Ulster Bank faces €60m compensation bill
Ulster Bank is likely to have to shell out in excess of €60m to compensate customers for the mess surrounding the collapse of its IT systems.
Some 600,000 people have been hit by the computer crash. The bank is planning to refund all fees and charges imposed as a result of the IT breakdown as well as compensating people for the inconvenience.
Bank boss Jim Brown would not say yesterday how much money Ulster was setting aside or if all of those impacted will get a payment.
But banking experts said that if each person affected only gets €100 it will cost at least €60m.
The bank admitted it was in negotiations with the Central Bank on how the compensation deal will work.
It is understood Central Bank executives are pushing for a large pot of money to be put aside to compensate Ulster Bank customers and those of other banks for the mess.
Mr Brown denied the argument with regulators was coming down to the size of the compensation fund. He would only say his bank expects to pay out "tens of million" of euro in compensation.
The Ulster Bank chief executive said the bank will produce details "shortly".
He claimed yesterday its systems were back to normal, although he admitted that it could take weeks to fully update all transactions.
However, there was evidence yesterday that people who had been unaffected by the IT meltdown up to now were having problems.
A number of bank customers contacted this newspaper to say they had no problems over the last month of the payments upheaval, but were now seeing their salary paid on the double, and direct debts being taken out twice.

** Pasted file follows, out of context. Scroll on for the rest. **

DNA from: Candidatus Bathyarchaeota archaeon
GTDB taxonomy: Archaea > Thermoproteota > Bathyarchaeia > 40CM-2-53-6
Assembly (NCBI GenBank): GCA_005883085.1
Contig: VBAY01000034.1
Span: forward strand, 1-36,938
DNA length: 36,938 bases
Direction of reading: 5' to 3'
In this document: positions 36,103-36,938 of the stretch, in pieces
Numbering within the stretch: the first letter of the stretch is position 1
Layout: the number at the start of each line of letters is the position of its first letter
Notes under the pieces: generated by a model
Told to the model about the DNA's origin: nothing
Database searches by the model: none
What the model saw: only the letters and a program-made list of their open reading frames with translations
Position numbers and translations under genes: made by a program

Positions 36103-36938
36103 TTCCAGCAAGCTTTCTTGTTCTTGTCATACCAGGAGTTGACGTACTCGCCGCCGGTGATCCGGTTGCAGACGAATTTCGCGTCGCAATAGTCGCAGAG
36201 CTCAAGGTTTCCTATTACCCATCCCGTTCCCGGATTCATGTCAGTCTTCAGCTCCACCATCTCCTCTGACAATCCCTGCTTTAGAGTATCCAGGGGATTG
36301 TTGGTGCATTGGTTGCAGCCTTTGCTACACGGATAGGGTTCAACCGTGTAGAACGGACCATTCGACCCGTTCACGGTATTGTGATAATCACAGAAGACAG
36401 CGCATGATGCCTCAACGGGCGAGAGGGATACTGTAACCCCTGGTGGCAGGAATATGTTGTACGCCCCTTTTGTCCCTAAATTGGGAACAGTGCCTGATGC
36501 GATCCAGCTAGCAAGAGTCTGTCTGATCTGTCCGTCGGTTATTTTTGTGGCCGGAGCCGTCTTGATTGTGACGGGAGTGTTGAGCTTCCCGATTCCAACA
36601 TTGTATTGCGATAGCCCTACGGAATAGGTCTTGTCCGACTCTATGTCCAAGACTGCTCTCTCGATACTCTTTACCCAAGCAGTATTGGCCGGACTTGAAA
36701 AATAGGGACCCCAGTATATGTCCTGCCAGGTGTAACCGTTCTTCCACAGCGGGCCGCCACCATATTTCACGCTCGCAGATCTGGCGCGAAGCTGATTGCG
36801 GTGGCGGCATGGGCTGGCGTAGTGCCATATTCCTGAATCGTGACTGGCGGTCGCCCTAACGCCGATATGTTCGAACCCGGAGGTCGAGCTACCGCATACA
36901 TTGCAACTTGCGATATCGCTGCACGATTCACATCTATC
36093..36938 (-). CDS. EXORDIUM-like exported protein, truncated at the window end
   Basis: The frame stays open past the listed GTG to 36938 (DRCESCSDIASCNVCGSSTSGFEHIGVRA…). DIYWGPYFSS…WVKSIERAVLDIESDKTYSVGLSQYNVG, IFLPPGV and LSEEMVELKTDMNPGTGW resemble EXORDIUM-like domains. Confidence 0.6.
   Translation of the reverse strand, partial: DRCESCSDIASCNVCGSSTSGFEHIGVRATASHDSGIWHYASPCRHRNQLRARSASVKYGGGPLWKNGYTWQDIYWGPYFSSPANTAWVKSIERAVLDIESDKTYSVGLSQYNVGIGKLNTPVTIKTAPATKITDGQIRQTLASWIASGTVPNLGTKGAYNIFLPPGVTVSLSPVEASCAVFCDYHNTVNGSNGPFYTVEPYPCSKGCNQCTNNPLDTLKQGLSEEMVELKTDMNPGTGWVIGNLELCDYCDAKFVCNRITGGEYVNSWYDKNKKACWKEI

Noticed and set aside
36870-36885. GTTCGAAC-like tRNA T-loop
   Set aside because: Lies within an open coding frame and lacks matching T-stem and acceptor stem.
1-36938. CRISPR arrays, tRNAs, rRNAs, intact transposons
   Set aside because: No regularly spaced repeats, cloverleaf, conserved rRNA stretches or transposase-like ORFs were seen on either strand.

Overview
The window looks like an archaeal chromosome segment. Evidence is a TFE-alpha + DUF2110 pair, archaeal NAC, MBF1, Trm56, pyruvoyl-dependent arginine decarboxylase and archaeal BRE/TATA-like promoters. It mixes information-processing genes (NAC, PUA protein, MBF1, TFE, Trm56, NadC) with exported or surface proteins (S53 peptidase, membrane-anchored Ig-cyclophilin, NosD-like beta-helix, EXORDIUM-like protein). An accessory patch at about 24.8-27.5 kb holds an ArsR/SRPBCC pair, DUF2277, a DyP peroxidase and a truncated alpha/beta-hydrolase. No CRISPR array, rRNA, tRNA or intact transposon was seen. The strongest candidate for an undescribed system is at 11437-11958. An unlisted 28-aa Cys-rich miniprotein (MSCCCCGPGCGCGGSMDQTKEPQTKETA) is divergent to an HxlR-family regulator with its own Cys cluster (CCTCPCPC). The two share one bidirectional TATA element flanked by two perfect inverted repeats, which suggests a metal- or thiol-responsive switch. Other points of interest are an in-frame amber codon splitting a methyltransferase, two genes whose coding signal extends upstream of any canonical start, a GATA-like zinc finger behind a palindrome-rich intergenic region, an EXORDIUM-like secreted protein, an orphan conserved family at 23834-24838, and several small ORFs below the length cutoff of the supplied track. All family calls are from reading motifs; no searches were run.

The bank insisted yesterday that all fees and charges incurred as a result of the problems will be fully refunded.
The bank has also confirmed that any irregular account charges of €4.44 and unpaid outward charges of €12.70 that were applied to customer accounts during systems breakdown will be reversed.
Any fees and interest incurred during the incident will either not be applied to customer accounts or will be applied and then reversed.
The bank is also in talks with credit reference agencies to ensure that no customer's credit rating is affected.
A spokeswoman for Ulster said: "All of our systems are running as normal in the timeframes we would expect and normal service has now been restored for the majority of our customers."
Mr Brown said that he was considering moving the regulation of the bank to the UK because the operations in the Republic and in the North had now been set up as one legal entity.
In the past Ulster Bank had two separate legal set ups.